In what sounds like a move out of left field, watchmaking mega conglomerate Swatch Group is moving ahead with its plans to develop and sell high-tech batteries for electric vehicles. The strategy actually has deeper roots at Swatch than you’d expect and the seemingly banal story has enough twists and intrigue to make it rather interesting. On the heels of some new reports around the web, here’s a look at what we know now, what we’re still trying to figure out, and why any of us should care.
Starting back in 2015, Swatch Group CEO Nick Hayek started dropping hints in interviews that its Renata battery companyÂ and Belenos Clean Power (a research company in which Swatch Group has a 51% stake) were working on a new chemistry for electric vehicle batteries that would have major business implications. (Renata began life as a movement component supplier in 1952 and was acquired by Swatch in 1982; they now make a huge range of both consumer and industrial batteries for watches, hearing aids, and so on.) According to a Bloomberg report from October 2015, Hayek even considered taking Belenos public in the wake of the Volkswagen emissions scandal, claiming at the time that the Belenos battery would be dramatically superior to those in use by Tesla.
When I first heard about this, I started doing some poking around, digging into the history of the Smart Car (a partnership between Swatch and Mercedes-Benz) and calling up anyone I could find who might know something. Almost universally, Swatch Group representatives would do everything short of hanging up the phone on me the moment I asked about Belenos or Renata by name. I figured I had to give the story some space to develop, and it looks like it’s finally starting to take shape publicly.
I won’t get too into the weeds on the technical side here (you can find those details elsewhere if you’re interested), but the new battery chemistry Belenos and Renata are using is actually a mix of old and new. The battery’s cathodes use a vanadium pentoxide solution, a technology that dates back to the 1980s, but with a new electrolyte composition that Swatch claims offers higher energy storage density, longer battery life, and better recharge rates. In fact, the company has previously claimed that its batteries will have 50% more energy storage capacity than the most advanced lithium-based batteries available.Â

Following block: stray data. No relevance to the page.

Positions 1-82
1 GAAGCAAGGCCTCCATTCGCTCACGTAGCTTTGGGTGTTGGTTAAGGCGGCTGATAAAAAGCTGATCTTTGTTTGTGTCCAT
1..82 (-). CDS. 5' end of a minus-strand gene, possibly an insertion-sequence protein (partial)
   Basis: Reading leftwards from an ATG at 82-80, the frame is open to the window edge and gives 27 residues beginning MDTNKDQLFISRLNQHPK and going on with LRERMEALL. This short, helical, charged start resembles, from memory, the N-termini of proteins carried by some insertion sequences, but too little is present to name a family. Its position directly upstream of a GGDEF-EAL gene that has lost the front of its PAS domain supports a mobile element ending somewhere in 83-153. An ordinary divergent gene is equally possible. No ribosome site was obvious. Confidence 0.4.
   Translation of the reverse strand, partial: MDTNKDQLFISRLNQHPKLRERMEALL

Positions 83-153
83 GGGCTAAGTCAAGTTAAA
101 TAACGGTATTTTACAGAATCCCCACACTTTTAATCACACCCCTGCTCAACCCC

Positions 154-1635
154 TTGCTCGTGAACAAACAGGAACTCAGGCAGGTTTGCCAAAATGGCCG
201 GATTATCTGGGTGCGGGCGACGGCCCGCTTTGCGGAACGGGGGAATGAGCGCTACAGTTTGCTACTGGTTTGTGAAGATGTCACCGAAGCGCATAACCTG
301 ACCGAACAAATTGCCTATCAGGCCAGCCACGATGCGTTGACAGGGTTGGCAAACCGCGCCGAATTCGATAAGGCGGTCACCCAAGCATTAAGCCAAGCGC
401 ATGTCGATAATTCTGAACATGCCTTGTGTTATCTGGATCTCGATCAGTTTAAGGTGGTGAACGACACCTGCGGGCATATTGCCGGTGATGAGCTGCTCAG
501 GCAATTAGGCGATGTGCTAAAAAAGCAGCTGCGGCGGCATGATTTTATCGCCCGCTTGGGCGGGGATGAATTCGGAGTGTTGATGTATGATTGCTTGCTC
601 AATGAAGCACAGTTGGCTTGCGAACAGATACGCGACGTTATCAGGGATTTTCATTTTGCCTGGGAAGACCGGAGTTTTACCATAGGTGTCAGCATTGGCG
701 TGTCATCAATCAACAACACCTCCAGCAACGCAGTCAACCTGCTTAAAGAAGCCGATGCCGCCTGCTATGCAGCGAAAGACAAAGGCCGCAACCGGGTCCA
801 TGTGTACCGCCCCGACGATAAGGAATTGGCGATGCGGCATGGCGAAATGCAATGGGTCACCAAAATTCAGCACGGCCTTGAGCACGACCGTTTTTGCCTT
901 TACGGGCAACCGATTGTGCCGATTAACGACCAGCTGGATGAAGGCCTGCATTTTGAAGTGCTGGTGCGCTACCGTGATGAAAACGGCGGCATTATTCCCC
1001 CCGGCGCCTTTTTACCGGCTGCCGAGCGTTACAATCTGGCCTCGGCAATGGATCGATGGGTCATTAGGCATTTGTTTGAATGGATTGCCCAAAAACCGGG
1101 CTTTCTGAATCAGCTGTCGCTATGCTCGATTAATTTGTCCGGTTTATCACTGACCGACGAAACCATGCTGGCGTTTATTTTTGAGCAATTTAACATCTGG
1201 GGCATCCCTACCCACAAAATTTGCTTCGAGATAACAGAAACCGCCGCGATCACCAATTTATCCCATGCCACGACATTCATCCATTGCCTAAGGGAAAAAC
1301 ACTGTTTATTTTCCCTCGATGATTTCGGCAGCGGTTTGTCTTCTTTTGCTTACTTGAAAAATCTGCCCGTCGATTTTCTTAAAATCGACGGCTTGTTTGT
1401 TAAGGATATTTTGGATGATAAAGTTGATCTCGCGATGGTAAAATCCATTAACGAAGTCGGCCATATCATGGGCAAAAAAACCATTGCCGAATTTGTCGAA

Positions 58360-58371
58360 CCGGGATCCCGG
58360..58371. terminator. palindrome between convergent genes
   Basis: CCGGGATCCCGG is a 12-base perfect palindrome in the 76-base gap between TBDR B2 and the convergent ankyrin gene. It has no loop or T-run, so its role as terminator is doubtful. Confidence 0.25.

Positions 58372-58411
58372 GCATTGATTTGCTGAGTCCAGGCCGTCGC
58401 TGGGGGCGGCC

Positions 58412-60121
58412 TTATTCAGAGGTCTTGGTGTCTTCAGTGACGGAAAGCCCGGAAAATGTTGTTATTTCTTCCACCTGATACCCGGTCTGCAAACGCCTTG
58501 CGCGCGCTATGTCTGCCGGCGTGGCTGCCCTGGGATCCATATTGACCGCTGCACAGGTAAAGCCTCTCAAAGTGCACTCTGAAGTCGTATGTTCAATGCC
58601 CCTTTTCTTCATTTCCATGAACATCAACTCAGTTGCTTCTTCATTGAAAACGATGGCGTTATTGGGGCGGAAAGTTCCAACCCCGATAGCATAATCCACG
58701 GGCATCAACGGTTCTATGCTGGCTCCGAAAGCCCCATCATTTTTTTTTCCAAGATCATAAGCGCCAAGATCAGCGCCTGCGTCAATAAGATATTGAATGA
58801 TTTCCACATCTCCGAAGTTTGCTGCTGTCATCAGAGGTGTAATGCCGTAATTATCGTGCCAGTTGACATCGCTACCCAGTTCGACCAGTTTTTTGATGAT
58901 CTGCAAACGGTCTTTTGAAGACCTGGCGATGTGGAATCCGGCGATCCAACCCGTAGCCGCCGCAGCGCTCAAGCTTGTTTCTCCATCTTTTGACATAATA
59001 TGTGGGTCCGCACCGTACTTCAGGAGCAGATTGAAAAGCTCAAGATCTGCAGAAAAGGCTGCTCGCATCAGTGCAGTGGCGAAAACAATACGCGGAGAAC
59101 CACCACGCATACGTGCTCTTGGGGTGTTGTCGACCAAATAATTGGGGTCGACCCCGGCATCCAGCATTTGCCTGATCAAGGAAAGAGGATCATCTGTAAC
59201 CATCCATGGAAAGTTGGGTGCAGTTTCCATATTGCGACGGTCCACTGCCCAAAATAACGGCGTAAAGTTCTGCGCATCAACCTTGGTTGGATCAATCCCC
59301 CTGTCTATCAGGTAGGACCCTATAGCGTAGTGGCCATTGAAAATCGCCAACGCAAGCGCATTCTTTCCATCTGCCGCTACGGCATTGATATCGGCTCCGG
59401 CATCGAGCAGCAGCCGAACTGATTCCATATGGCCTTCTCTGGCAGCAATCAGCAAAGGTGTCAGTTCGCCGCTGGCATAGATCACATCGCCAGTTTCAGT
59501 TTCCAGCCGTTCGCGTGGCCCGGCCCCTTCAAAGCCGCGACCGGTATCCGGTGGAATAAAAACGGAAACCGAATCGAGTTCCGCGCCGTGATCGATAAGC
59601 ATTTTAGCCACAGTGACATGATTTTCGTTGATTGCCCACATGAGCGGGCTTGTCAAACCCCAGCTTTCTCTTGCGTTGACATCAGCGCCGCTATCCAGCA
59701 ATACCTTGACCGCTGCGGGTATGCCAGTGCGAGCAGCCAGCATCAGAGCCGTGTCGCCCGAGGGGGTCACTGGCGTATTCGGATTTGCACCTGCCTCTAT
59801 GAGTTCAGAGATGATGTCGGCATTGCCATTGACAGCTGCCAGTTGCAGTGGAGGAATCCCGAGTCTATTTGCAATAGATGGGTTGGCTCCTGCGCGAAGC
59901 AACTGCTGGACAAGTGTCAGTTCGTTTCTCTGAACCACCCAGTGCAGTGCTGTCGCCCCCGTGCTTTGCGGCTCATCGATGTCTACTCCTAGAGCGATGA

Importantly, Swatch also claims that these new batteries will be much safer than lithium ion batteries; one of the advantages of vanadium pentoxide batteries is that they’re liquid based, and non-flamable. There are disadvantages, though; historically, their greater weight and the addition of pumping systems has confined vanadium pentoxide battery use mostly to backup energy storage in static installations. Additional details on the chemistry and safety will surely come as Swatch gets closer to actual production.
Today’s report from Reuters paints an interesting, if not very optimistic, picture of Swatch’s venture though. Quotes from investors and analytics point to Hayek’s timeline of spinning up a $10 billion per year business in three years as both technologically and logistically impossible. Hayek has run into issues like this before, most notably with his 2014 and 2015 comments about crushing Apple in the smartwatch game. We’re yet to see that materialize in any meaningful way. In the 2015 Bloomberg report, Hayek said, “Swatch will begin production in June through its Renata unit, which makes batteries for timepieces. Initially Renata will produce as many as 200 a day, in various sizes. The technology will be used and tested in e-bikes, drones and electrical scooters in 2016, and it’ll be ready for cars from 2017.” As of now, however, Renata does not appear to have shipped vanadium pentoxide batteries for any application.
The last thing to note is the context for this move. Swatch Group hasn’t had the best year on the watch side of things. Operating profit and net profit were both down over 50% year-over-year for the first half of 2016 and share prices are down 10% this year (after falling over 20% last year). Unlike other groups, Swatch hasn’t made the massive job cuts to reduce costs, and the short term strategy to fix the problem isn’t entirely clear.
You can bet we’ll be following this story closely as it develops and we’ll be reaching out to various sources inside and outside Swatch Group to learn more over the coming week. Stay tuned, this one is bound to be nothing short of strange.
UniEnergy vanadium flow battery storage installation via Wikipedia and UniEnergyÂ Technologies.
Tesla S battery pack image via Wikipedia, byÂ Oleg AlexandrovÂ